If GOP wins, ed reform could lose

What happens to education reform, if the Republicans win control of one or both houses of Congress? The House GOP’s Pledge to America doesn’t even mention education, observe Checker Finn and Mike Petrilli on Flypaper and Gadfly. To the extent there is a national Republican policy, it favors local control and state’s rights.

In an Education Week interview, Rep. John Kline of Minnesota, who’d likely chair the education committee in a Republican House, opposed extending Race to the Top because the states don’t get to decide their own policy. Kline also said he’s watching the Common Core State Standards “very closely,” warning that if the feds get involved in “putting in a de facto national curriculum,” his “caucus will rebel.”

If the Republicans “reflexively revert to weary old themes” of state’s rights, local control and parental choice, the opportunity to reform education will be lost, Petrilli writes.

States’ rights in education today mean weak standards, shaky accountability, ed school monopolies in preparing teachers and principals, limited (and resource-starved) school choices, meaningless certification and regulation requirements, and scant freedom for those running schools to ensure that they’ll be effective.

Sure, some states are honorable (partial) exceptions to this glum litany but—honestly—not many. Without cajoling, bribing, nudging, and scolding from Washington, we suspect there would be fewer, not more. The fact is that state legislatures are where the traditional public-school establishment wields the most power and is best able — often working behind the scenes — to keep anything much from changing. (In Colorado, most of the Democratic members of the state House education committee are former teachers—and current union members.)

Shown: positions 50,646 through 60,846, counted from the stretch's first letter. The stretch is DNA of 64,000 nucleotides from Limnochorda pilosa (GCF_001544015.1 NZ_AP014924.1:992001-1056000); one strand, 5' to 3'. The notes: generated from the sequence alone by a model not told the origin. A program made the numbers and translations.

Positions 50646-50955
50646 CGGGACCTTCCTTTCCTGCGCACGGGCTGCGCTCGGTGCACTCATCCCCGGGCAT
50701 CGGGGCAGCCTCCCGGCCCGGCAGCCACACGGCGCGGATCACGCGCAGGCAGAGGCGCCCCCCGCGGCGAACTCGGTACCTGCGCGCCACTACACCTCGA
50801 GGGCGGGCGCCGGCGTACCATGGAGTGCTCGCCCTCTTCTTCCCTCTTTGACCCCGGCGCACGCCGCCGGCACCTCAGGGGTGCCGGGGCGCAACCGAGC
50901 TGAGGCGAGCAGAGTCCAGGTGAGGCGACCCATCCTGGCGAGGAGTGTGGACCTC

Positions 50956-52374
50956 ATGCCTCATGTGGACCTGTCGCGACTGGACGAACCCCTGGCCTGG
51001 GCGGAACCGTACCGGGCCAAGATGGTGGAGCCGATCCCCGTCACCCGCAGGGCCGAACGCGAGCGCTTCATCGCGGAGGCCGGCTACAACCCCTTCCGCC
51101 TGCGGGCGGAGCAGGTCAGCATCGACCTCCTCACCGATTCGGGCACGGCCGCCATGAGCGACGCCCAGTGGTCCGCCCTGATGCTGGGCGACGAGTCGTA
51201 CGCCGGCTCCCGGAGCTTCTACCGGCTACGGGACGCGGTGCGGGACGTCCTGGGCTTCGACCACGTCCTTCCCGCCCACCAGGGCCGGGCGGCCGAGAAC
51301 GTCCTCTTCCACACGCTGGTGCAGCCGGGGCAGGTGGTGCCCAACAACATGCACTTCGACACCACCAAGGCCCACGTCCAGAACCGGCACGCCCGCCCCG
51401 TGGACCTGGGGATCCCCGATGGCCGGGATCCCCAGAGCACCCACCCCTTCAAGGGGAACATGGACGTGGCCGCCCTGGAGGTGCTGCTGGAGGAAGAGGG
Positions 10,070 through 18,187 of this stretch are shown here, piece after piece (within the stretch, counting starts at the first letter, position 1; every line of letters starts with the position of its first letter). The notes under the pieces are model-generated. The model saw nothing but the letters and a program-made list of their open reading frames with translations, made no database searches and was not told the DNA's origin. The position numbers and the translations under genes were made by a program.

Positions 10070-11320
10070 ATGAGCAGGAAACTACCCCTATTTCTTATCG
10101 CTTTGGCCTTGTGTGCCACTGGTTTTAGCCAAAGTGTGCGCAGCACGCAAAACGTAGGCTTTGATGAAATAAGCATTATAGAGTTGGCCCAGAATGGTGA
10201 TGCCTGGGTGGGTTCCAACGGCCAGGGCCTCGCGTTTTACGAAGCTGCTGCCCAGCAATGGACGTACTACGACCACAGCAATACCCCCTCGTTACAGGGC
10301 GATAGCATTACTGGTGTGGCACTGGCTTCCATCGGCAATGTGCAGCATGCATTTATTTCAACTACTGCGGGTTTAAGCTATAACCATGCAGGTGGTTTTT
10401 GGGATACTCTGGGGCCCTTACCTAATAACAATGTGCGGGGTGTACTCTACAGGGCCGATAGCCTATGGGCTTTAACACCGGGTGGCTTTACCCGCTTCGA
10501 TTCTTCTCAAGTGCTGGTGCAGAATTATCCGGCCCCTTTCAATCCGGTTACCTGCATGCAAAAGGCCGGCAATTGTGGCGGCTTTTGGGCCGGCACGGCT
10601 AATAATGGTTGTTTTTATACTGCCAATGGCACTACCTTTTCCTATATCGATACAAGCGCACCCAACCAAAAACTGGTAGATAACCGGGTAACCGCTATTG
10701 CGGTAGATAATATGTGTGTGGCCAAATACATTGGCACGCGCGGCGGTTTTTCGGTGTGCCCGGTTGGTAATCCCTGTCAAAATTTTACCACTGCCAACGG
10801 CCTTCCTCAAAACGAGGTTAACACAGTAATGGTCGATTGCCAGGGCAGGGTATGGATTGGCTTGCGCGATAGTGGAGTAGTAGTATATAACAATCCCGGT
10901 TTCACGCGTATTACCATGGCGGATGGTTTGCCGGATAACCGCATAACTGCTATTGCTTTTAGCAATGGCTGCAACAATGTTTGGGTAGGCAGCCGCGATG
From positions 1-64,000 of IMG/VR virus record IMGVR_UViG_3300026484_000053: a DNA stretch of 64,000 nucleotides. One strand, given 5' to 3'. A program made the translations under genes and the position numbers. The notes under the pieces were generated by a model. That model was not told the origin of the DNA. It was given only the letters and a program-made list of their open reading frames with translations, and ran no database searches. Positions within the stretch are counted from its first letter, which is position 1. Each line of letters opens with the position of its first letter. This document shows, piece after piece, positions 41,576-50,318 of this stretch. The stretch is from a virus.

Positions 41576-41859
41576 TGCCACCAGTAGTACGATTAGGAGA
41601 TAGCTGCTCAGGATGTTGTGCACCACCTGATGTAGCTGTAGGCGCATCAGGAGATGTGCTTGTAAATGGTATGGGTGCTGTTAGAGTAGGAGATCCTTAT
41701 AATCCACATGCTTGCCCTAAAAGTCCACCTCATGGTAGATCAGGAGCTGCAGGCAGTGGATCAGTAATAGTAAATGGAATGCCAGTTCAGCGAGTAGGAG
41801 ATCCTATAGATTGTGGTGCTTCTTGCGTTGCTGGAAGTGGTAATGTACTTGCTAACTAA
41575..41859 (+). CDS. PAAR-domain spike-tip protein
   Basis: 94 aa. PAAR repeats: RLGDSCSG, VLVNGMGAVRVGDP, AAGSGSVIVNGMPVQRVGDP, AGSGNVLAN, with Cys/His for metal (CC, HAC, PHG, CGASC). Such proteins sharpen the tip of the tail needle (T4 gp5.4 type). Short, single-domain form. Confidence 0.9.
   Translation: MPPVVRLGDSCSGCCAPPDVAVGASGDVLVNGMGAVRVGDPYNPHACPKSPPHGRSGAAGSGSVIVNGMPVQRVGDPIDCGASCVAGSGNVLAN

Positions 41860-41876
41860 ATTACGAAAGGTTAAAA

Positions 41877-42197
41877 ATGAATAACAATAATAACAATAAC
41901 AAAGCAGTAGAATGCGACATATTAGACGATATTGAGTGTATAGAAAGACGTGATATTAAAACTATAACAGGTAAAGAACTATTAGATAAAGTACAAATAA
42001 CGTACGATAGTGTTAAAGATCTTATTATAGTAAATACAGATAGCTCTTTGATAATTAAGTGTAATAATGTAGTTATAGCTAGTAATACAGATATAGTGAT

“The old GOP education agenda isn’t what 21st America needs,” Petrilli writes.  Fordham backs “reform realism,”  which means “tight” controls on the results we want our schools to achieve but “loose” controls on how schools, districts, and states get there.

The Obama Administration’s blueprint for ESEA reauthorization isn’t a bad summation of “reform realism” in action, and Republicans should seize much of it. Trashing “adequate yearly progress,” devolving authority back to the states when it comes to “accountability,” and killing the “highly qualified teacher” provision are all in line with Kline and company’s instincts around state and local control—and well worth doing.

But the GOP should also embrace some of its reform aspects, too, like turning more formula grants into competitive ones and promoting tenure reform.

It’s possible victorious Republicans would team up with the administration on realistic reforms, Petrilli writes. But it’s just as likely the GOP will give up on education reform in the name of local control.

Update: On Cato @ Liberty, Neal McCluskey urges Republicans to “tell Uncle Sam to butt out” of education and give control to parents.